Sunday, September 21, 2008

Homemade yogurt with VSL#3 culture (Yes, I know it sounds sort of like some Sci-Fi 50s film version of Yogurt...)

I made yogurt a lot when I was in Germany--I also bought a lot of yogurt, but I could never find a place that had yogurt starters. So, when I moved home a few months ago, I continued to make yogurt the same old way...Using purchased yogurt to start the new yogurt culture. It wasn't until I started taking the VSL#3 probiotic (about a month and a half ago) that I wondered if I could make yogurt with it, but then, I read on the "Trying Low Oxalates" forum at Yahoo that some of the moms had tried it and it worked. So, I thought, why not try? I much prefer yogurt to capsules...

Here is my recipe for making yogurt with no added equipment--it is really very easy:

I took 1/2 gallon of organic milk, and heated it up until bubbles started to form around the edges--That is at about 165-175 degrees Farenheit. Then I removed the yogurt from the heat and let it cool to between 110-115 degrees Farenheit. While it was cooling, I took three capsules of the VSL#3 probiotic and emptied them into about 1/2 cup of cold milk. Once the heated milk had cooled, I whisked in about 1/4 of a cup of warm milk into the cold milk, and then another 1/4 cup, then, I slowly stirred the mixture together, and gradually added it to the hot milk a little at a time--mixing it thoroughly each time. Then I poured it all into a glass container and covered it with foil, and wrapped it in a towel and left it on top of the oven which I had turned to low. I left it to sit all night (about 12 hours) and in the morning I had a very good yogurt. It was a bit chunky, but fairly thick and had an excellent taste. I eat it plain in the morning with either fruit and honey, or lately with a little tiny bit of stevia since I am trying to control my sugar intake also (I use about one packet of stevia over the course of a week--so just a slight dusting on the yogurt). Stevia is high oxalate in its pure form, so if you are trying to avoid oxalates make sure you get one of the "watered down" versions if you do that.


jkehoe said...

Are you still making yogurt with the VSL3. If so I wonder if you have tried using less VSL3. One of the capsules has 125billion bacteria. Commercial yogurt and other probiotics contain less than 20billion, so I wonder if a lower amount would give an equal or better result.

ecureuil77 said...

I have been making VSL3 yogurt for years and you definitely don't need to use so much. I just open up the capsule and sprinkle a tiny bit in the cold milk (a sprinkle per litre/quart in the US). I stir it a bit and then put it in my yogurt maker directly (it takes around 11-12 hours, less if you don't like it tart).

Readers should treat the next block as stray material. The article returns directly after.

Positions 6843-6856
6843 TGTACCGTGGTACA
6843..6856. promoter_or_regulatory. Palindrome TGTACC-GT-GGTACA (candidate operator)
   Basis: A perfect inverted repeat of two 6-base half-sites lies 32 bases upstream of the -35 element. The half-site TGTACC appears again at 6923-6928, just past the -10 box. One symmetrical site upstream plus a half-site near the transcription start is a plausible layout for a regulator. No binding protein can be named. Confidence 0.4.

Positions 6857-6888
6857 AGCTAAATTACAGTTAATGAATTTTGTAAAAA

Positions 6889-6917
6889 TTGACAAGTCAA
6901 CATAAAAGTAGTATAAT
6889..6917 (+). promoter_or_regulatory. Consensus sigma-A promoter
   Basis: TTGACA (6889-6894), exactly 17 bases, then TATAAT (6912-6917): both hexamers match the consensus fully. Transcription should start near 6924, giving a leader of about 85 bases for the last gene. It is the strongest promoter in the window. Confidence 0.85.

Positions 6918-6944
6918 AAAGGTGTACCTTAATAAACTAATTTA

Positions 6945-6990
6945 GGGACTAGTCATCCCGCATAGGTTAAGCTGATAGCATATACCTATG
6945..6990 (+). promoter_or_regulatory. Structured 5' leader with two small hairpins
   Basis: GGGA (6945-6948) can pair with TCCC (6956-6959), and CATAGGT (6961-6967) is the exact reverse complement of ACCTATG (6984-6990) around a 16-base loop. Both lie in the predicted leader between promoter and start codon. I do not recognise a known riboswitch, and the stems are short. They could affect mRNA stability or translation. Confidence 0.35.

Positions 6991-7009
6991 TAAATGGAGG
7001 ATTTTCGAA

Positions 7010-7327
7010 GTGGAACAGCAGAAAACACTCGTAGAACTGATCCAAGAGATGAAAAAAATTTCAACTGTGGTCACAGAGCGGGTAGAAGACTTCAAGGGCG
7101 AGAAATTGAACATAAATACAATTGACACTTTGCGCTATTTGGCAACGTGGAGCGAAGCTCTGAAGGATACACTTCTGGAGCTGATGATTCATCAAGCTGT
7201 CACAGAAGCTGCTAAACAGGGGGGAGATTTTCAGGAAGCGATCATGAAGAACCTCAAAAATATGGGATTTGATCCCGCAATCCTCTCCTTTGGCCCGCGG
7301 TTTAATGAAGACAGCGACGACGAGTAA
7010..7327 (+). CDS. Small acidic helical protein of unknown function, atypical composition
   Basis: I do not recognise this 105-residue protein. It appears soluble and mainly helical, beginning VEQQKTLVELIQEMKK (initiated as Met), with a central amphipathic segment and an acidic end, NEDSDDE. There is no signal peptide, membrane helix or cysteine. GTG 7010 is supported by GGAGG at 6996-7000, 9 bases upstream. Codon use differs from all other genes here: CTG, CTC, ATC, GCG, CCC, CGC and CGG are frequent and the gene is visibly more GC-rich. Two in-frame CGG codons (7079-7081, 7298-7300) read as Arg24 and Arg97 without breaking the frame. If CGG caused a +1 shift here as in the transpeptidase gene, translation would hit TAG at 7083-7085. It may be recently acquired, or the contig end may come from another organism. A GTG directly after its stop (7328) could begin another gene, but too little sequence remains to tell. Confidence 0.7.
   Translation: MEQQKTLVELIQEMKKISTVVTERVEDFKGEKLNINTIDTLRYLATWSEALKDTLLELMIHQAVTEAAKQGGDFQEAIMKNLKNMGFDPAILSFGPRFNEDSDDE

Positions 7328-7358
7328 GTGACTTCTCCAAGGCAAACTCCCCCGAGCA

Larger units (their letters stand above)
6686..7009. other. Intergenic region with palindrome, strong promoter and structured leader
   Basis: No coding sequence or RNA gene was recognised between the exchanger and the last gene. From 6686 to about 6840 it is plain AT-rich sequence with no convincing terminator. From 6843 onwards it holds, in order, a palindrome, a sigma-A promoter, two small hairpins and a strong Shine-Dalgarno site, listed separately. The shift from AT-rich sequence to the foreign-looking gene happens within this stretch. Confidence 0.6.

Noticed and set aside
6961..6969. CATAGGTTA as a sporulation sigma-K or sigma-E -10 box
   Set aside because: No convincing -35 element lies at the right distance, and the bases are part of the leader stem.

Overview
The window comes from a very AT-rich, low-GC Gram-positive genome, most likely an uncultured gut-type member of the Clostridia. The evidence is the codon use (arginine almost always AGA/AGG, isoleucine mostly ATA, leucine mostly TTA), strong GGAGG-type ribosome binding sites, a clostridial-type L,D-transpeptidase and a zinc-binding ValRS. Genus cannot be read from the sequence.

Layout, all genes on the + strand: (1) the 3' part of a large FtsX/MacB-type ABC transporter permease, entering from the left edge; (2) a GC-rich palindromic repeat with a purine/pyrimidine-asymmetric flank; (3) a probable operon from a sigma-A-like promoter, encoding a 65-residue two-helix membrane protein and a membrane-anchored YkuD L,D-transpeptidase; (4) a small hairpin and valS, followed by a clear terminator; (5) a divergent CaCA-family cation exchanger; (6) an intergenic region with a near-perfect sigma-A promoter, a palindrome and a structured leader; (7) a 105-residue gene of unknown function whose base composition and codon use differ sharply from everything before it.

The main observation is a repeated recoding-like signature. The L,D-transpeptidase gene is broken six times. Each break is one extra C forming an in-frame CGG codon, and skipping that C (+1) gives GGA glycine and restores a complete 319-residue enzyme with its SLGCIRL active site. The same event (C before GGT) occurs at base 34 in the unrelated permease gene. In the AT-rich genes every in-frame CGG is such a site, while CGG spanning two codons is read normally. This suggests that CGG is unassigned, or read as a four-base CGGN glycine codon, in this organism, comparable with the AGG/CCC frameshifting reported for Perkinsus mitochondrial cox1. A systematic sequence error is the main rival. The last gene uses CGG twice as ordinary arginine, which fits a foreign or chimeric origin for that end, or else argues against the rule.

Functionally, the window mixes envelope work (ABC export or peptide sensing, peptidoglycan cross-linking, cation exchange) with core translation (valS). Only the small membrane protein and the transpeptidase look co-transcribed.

If you don't have a yogurt maker, then just bring the milk up to the right temperature and add it then.
VSL3 is really powerful and a little goes a long way. I think 3 capsules would make a lot of yogurt. I make 1 quart of yogurt a day for my family and I need approximately 1 capsule a week.
I hope this helps you save some VSL3, which is rather expensive.

gg555 said...

This doesn't work the way you think it does, unfortunately. You're just ending up with some of the strains in VSL3, which outcompete the others in the yogurt culture. In other words, you're ending up with plain old normal yogurt that could be made with much cheapers starters. You should read this article:

And this scientific study:

They discuss what actually happens when yogurt cultures. They discuss how making yogurt with other strains in them is a complicated process that can't be reproduced without sophisticated equipment.

If you want all the strains that are in VSL3 in the proportions they come in you have to consume the packets. This would also be true of any other probiotic capsule.

Sorry for the less than great news about this idea. I was excited about using VSL3 as a starter until I researched the idea further and saw the technical problems with attempting to do this at home.

Unknown said...

P.S. You also might not end up with just plain old yogurt, but with something that you don't even know what you have. Depending on which bacterial strains outcompete the others.

For more discussion and explanation of the problems read the articles I link to above and look at my comments in this forum thread:

stentor said...

On the other hand, rehydrating dry bugs in filtered water awhile before dropping them right into stomach acid couldn't hurt, could it? But the yogurt I made with one VSL3 cap in a cup of milk (with a pinch of crushed up multivitamin as bug nutrient) and allowed to sit for 2 days, no special preps, was delicious.